Picking the right running shoes for you is very important for obtaining the best results. Comfort comes first, second and third with this cushioned shoe from Brooks, and while it won’t win many plaudits from those seeking maximum speed from their footwear, it’s so nice to pull on that you might just forget about PB hunting for a while. The plush collar on the shoe sets the tone for what’s to come when you slip your foot in, as it wraps the ankle in what feels like a duvet’s worth of padding. The midsole contains Brooks’s DNA Loft cushioning, which provides an ultra-soft feel to every step, and the breathable upper stretches to wrap around the foot.
The adiZero Boston can work very well for runners looking for an introductory minimalist shoe – lighter than average, but with a fairly normal heel-toe drop. Some reviewers claimed the shoe is narrower than average (especially in the toebox) so if you have wider feet it may not work out for you. My feet are about average width and I didn’t experience any discomfort putting hundreds of miles on them. The shape of every shoe varies, especially between manufacturers, so it can be helpful to experiment with those that fit your foot best. I’m usually most comfortable in Adidas and ASICS but sometimes struggle to find Saucony’s and Nike’s that are comfortable.
How much do I need to spend? The RRP of running shoes is eye-wateringly high, with the top options from all major brands costing 110 to 160. This will get you the latest technology and newest colourways, but you certainly don’t need to spend that much to get a quality pair of running shoes. Your best bet is generally to look at last year’s model in popular lines because it will be substantially reduced and usually the differences between it and the latest release will be minimal. There are also good budget running shoes to look at, which cost 40 to 90 – you’ll find those on the best cheap running shoes list.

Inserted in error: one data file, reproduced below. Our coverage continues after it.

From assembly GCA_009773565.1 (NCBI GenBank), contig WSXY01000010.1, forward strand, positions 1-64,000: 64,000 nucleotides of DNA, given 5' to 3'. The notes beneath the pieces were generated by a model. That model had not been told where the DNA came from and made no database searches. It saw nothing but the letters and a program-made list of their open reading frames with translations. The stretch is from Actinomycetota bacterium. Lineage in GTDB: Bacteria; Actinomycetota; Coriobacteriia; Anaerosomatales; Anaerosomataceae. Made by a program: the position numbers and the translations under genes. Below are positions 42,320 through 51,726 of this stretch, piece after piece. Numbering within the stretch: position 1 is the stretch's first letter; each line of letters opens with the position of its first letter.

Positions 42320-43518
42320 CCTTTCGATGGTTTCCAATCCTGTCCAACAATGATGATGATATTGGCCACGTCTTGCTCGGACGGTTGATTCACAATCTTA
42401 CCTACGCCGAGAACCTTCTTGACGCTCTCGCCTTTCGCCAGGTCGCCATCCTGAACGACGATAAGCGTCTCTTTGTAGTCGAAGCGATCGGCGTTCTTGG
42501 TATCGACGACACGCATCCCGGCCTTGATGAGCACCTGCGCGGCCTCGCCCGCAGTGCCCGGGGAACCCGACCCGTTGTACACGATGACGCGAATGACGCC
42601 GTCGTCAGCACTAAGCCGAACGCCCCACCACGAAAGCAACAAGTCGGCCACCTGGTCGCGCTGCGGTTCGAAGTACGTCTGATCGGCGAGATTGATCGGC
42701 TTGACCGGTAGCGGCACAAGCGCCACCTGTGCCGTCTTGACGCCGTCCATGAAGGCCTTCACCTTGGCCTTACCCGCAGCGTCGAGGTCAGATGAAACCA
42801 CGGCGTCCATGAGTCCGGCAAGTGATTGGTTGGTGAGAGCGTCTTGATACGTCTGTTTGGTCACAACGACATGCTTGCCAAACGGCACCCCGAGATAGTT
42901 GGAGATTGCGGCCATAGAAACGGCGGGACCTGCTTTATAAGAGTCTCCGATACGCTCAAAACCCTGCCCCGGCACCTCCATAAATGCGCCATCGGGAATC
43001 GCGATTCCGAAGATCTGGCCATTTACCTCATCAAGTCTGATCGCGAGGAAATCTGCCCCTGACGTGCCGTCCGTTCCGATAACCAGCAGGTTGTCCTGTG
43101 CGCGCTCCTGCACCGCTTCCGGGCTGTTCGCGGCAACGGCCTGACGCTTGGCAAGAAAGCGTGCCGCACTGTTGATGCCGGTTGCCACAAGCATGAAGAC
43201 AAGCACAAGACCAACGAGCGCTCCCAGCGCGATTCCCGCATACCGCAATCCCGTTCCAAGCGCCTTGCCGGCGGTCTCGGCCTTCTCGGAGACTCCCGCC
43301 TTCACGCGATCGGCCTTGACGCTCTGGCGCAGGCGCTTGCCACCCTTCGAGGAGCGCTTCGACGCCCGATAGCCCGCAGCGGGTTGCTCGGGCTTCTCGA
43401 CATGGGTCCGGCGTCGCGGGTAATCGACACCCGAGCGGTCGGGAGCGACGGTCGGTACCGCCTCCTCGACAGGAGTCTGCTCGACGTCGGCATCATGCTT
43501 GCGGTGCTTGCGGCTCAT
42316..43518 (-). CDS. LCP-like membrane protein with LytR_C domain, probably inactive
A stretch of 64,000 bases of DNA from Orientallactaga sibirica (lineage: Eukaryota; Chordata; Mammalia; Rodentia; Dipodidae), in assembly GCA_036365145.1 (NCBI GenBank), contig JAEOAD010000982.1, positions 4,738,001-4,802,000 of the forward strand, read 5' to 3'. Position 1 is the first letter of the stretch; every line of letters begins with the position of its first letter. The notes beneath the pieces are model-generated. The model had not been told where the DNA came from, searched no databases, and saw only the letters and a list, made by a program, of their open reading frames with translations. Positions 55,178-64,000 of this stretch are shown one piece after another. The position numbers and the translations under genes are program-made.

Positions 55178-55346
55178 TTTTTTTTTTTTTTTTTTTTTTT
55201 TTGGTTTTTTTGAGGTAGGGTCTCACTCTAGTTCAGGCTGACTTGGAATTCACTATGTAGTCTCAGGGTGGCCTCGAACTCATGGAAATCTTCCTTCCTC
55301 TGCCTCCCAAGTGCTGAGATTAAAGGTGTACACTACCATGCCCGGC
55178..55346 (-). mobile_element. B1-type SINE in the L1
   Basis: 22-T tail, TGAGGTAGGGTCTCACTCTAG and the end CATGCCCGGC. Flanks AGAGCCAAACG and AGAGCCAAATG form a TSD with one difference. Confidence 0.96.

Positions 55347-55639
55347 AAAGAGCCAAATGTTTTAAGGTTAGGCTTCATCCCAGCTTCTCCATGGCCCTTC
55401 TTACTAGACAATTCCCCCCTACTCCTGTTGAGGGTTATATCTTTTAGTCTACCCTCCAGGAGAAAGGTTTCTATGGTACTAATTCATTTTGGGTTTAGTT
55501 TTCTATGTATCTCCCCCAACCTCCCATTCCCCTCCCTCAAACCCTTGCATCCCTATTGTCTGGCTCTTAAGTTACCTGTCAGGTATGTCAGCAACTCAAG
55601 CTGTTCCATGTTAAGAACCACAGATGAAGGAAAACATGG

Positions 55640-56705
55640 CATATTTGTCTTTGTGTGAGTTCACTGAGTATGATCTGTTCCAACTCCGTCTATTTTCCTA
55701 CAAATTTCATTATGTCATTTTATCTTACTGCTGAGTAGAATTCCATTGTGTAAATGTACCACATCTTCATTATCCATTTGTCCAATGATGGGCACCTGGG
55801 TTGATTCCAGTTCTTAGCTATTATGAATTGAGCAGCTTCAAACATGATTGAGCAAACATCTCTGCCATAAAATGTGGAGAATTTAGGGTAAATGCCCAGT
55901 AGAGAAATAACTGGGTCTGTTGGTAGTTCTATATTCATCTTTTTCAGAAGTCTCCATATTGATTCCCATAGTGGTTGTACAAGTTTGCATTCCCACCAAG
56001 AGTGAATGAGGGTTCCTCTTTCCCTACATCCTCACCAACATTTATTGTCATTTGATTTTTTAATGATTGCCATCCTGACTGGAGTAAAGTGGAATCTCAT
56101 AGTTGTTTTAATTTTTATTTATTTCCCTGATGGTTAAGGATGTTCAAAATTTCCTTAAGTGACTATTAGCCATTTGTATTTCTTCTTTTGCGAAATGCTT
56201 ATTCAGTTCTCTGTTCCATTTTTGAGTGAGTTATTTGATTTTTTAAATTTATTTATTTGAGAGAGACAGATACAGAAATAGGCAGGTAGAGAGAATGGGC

Unsurprisingly, designs with more cushioning like the Brooks Ghost 10 and Brooks Glycerin 16 typically score higher in landing comfort. The usual formula for the best landing comfort is a balanced design that is not too cushy and not too firm. You need balanced cushioning to find consistent comfort. We find this with the Nike Pegasus 35, which scored near the top of our measure. Its secret is that it embeds Zoom Air units across the entirety of the midsole. Elements comprised of hollow EVA structures even seemed to cushion more than that of the versatile Cloud. That difference in sensation could be partially explained by the rigid speedboard, which gave more pop and stability to each stride. This put the X at the top of the category and helped earn it the Editors’ Choice award.
The Gel-Kayano has been on runners’ feet for over 25 years, and it remains Asics’ top-selling shoe. It’s a great everyday trainer, especially if you’re an overpronator. The stretchy woven mesh upper provides a close fit, while a medial plate and sturdy heel counter keep you from rolling onto your inner foot as you run. It’s a hefty shoe packed with the company’s latest proprietary tech, including FlyteFoam Propel and FlyteFoam Lyte, as well as Gel cushioning in the forefoot and heel. See extra details at https://info4runners.com/.